Tuesday, November 26, 2013

How I Met Your Mother: "Bedtime Stories"

Quick Review: If this episode is viewing that you will be choosing, then you'll find it funny, clever, witty, and amusing.

Episode Synopsis: To get his restless son to go to sleep, Marshall tells him three tales in rhyme: "Mosby at the Bat," "Robin Takes the Cake" and "Barney Stinson, Player King of New York City." -tvguide

Spoilers lurk below, so beware before proceeding
Let this spoiler warning be a caution you are heeding
Once read, this information gets quite lodged into your brain
It will never go away, alas those memories will remain
So please, good reader, take a moment, think before you leap
You may think you don't care now, but later you might weep.

Tuesday, November 19, 2013

How I Met Your Mother: "Mom and Dad"

Quick Review: Some funny moments marred by an annoying A-plot.

Episode Synopsis: Robin is concerned about what's on Barney's mind after his father arrives at the hotel, while Ted is up in arms when one of his wedding chores doesn't go as planned and he believes he was sabotaged.-tvguide

Spoilers ahead. Look, you might not appreciate this warning. I understand. But do you know that there are people out there without spoiler warnings? They have to endure a life in which anything can be spoiled at any time. They have to either live in total sensory deprivation, or learn to cope with the fact that everything they ever love will be spoiled. So please, appreciate what you have. 

Saturday, November 16, 2013

Humor prevents Groupthink

Show me a group that can't laugh at itself, and I'll show you a group I want no part of. The ability to laugh at yourself, to be self-effacing, is a sure sign of humility. The ability to recognize the flaws, silly habits, and oddball behavior in yourself or your group keeps you grounded, and it can prevent you from making a huge mistake. It prevents groupthink.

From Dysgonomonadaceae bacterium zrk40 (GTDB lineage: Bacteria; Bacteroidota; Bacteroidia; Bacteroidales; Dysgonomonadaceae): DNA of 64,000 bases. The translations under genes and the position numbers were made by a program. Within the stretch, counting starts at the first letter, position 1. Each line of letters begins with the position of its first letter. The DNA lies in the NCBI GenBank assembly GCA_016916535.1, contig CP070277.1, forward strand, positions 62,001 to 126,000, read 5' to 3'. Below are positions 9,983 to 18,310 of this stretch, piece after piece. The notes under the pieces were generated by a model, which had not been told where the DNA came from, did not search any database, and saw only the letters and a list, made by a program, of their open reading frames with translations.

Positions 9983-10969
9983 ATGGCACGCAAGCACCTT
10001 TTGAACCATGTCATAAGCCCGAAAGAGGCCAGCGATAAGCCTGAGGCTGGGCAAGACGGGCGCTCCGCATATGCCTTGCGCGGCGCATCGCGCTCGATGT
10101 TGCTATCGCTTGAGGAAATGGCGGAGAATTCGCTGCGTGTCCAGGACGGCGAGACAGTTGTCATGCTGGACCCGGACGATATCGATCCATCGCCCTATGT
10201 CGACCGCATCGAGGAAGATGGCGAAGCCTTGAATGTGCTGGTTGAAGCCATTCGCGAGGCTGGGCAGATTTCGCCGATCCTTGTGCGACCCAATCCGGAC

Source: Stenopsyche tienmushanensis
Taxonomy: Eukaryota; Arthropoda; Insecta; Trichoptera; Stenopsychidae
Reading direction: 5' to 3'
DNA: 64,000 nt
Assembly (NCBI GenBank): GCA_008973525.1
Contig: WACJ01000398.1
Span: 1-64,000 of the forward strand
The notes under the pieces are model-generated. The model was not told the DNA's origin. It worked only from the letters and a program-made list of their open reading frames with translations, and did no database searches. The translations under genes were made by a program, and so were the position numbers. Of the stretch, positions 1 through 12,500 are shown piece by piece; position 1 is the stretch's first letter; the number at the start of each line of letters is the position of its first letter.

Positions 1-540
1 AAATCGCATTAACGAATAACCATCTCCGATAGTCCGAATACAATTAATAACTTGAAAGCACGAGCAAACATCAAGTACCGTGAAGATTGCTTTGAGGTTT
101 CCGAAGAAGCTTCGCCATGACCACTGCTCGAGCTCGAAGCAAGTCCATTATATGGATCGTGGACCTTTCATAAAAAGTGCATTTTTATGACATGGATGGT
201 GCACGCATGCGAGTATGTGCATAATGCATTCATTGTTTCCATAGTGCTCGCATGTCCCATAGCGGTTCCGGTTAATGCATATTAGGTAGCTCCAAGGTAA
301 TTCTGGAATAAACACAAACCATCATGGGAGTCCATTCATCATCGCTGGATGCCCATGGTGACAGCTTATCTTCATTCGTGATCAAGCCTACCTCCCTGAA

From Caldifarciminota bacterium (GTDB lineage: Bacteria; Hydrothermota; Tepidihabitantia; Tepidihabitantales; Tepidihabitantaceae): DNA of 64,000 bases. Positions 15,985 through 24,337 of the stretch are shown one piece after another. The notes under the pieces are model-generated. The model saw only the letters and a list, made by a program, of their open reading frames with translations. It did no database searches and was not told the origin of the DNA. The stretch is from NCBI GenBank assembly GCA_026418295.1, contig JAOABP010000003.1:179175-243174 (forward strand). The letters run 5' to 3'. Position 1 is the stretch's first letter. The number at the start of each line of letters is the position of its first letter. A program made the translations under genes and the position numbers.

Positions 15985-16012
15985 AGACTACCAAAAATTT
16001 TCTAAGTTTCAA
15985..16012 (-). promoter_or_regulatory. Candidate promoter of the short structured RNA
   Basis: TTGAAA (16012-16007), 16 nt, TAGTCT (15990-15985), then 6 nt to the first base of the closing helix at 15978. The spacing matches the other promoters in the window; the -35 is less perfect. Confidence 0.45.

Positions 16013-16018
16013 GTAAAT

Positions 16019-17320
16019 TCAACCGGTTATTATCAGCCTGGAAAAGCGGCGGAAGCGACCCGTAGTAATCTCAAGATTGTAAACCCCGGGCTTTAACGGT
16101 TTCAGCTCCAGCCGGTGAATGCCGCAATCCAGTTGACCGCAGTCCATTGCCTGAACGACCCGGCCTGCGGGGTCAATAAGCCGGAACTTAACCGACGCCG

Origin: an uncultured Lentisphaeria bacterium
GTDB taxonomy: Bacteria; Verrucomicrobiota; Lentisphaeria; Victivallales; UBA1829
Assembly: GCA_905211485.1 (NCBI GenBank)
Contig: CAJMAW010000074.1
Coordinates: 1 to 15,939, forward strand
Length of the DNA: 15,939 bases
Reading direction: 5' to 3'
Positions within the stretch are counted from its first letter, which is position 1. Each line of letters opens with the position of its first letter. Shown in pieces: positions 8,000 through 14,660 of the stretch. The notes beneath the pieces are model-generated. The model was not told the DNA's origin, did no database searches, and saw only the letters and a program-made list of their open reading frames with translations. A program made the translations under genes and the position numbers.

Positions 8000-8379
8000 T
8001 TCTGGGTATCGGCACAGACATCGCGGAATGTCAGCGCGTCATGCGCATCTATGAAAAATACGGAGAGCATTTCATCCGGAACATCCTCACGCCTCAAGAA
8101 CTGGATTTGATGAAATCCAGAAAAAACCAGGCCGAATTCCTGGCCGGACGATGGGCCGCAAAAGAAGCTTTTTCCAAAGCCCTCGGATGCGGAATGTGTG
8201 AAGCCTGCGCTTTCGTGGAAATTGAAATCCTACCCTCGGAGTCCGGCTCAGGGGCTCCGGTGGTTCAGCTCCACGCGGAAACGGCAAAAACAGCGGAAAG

Groupthink is dangerous. It is deadly. It kills. It is what happens when a group achieves too much harmony and there is no conflict. The individuals in the group lose their identity and become a collective consciousness. No one dares disagree with the group, nor can they even see why they'd need to. Bad ideas seem like good ideas because everyone agrees.

Years ago I was a student at Texas A&M University, a fine institution I am proud I attended. However, the year before I enrolled, they suffered one of the most horrific tragedies they've ever faced: The Bonfire collapse. Twelve people were killed, many more were injured. Since 1999, there has never been an official Bonfire at Texas A&M, though the tradition still continues off-campus.

While the Special Commission Report pointed to the structural failures, the biggest cause, according to the report, was groupthink. No one saw a problem with students building a giant structure, the size of a four story building, without any faculty oversight. No one thought to make the students submit all their plans to the engineering or architecture department. No one thought to take every precaution to ensure that such a disaster didn't happen.

Wednesday, November 13, 2013

The Villain is Certain

In any story, there is one character who is unwavering, uncompromising, undeterred. This character has no doubts about his course and knows, with utmost conviction, that he is right. This character never needs to naval-gaze, has no use for introspection, and will never second-guess. This person is the villain.

The hero has doubts. The hero questions. The hero wonders if she's making the right choice. The hero wrestles with his conscience. Often, the hero must change and consider other viewpoints and perspectives. The hero must concede the possibility that she is wrong, that she might even be fighting on the wrong side.